Many thanks to Giovanni and DT for the crystal clear review.
I quite liked this but didn’t find it easy. I’d never heard of the plants, but what else could they be with the checkers? I found Chriscross’ little offering very interesting. If you learn something every day, your day has not been wasted.
Fave was 12a but others were right up there in contention.
Thanks to Giovanni and to DT for his hints and tips.
Thanks to Giovanni and Deep Threat for challenging me today. Didn’t find this particularly easy, not knowing either plants, and putting in wrong word for 3d. Pleased that 7d, usually failing on anything cricket related.
I thought this was a 3* difficulty but only because it exposed my lack of knowledge of botany. I did like 22d… but then it is the weekend.
Another terrific DG challenge to which I have returned when time permitted over the day and am pleased to have made it just now. 22d took a while to penny drop and the biologist plus the two plants needed a bit of outside help but altogether a delightful solve. Thank you DT and Giovanni (your wavelength is always accessible). Fortunately this morning’s severe weather warnings didn’t materialise in West Sussex/Surrey but disappointing that wind/rain in Paris (unnecessarily?) caused termination of play at Roland Garros tennis.
Needed my longer legs on to get round this grid, not helped by trying to put the wrong answer in 4d 🤪
Not a lot more to say except to agree with DTs comments, many thanks . Thanks to Giovanni for another classy Friday workout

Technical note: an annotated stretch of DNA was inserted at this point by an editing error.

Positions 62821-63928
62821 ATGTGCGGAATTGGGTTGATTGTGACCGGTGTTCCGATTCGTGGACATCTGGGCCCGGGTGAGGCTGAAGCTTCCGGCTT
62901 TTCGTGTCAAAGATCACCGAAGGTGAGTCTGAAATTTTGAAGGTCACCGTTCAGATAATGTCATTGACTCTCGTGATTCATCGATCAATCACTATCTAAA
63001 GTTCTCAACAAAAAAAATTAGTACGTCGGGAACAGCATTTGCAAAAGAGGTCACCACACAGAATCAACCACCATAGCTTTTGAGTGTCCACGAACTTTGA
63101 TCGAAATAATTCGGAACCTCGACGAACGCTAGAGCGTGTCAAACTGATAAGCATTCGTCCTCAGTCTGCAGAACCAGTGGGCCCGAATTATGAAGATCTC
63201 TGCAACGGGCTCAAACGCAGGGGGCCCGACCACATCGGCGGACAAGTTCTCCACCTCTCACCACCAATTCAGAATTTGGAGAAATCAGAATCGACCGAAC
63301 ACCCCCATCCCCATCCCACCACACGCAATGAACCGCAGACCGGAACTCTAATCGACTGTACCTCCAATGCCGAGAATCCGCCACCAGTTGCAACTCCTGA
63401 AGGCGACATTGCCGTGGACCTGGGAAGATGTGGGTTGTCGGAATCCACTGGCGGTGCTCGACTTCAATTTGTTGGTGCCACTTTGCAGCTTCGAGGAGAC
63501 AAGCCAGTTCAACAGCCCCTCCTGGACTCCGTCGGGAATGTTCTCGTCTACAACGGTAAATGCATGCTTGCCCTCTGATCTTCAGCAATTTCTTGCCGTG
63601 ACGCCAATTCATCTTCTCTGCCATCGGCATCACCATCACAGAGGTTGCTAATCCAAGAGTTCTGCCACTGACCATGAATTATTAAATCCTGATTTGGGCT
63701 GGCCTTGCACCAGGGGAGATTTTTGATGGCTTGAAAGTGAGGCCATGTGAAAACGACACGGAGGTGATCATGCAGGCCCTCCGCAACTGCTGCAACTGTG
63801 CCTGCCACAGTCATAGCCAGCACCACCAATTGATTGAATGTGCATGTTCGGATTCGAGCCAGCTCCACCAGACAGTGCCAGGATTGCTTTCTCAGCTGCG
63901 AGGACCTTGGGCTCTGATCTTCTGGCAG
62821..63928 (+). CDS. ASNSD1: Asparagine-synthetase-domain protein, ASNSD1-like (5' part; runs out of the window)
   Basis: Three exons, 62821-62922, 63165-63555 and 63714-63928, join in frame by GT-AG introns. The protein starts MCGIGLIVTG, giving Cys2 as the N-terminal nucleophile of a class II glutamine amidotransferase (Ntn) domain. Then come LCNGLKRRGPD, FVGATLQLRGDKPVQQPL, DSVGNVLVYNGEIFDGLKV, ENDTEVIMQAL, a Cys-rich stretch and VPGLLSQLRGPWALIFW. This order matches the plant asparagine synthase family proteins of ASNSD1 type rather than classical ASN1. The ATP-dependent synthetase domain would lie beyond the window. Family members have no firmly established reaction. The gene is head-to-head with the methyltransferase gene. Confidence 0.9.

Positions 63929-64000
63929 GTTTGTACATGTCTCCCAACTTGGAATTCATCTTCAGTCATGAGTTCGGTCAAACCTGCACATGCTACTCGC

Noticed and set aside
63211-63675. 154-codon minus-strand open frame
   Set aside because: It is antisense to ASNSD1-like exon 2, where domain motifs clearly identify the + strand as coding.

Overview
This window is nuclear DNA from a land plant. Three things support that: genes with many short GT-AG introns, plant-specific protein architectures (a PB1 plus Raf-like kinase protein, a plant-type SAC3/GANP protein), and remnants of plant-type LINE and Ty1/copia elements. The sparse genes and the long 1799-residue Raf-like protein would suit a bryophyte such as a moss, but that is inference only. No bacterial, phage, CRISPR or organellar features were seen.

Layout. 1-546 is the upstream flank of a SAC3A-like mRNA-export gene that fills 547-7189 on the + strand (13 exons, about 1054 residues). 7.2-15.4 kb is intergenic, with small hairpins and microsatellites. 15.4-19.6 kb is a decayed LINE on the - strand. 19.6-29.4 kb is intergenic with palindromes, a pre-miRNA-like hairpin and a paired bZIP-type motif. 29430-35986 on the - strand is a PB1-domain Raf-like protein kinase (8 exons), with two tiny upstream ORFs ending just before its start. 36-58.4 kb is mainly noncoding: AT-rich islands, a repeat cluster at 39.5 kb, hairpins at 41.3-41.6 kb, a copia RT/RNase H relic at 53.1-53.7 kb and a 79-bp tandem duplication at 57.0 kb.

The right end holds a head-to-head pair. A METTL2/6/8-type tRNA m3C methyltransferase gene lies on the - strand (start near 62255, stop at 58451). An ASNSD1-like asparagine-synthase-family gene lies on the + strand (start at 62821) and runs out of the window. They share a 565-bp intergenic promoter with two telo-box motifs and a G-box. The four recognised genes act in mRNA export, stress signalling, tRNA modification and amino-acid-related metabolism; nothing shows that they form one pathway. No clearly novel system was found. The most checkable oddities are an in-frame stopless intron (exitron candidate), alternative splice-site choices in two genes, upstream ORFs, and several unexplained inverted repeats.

Our favourite was of course 24d and we have to confess that we did have to give it some thought before the penny dropped. Worked out both plants from the wordplay.
Thanks Giovanni and DT.
A three star for difficulty from me. A few new words learned, probably not retained !
Thanks to Giovanni and to DT.
A nice way to finish the working week; if I worked that is. As usual with the Don all the answers were quite ‘gettable’ even if a little lost in the memory banks.
5d was my favourite.
Thanks to Giovanni, and to DT for the review.
I read “FORCED ENTRY” for the quicky pun.
I thought that it was that as well🤔
2* difficulty? You must be joking. I found this really difficult.
I can’t do Friday crosswords at all – I’m more than happy to have some general knowledge/hitherto unknown words/sporty stuff etc etc because that’s how one learns new things but I have to have something that makes me laugh.
I had to call in the troops – ie husband who can’t do cryptics at all – to help me get through this one.
With thanks to Giovanni and to DT.
Top quality puzzle which I managed without hints – but, boy, was it hard (and it took until this morning).
Held up in the NW as I also wrote “preserve” in 10a.
Had to check if being mean was to Shrimp or to Scrimp as I didn’t know the teachers’ room in 19a.
No other ink blots to declare.
Thanks to the Don and to DT for the review.
liked 24D (as a native, I wander northwards).
A fine puzzle, again, from G. I agree with Kath and some others, certainly more difficult than a 2*. The clues were great, it was a decent challenge and a very enjoyable solve. 3* / 4*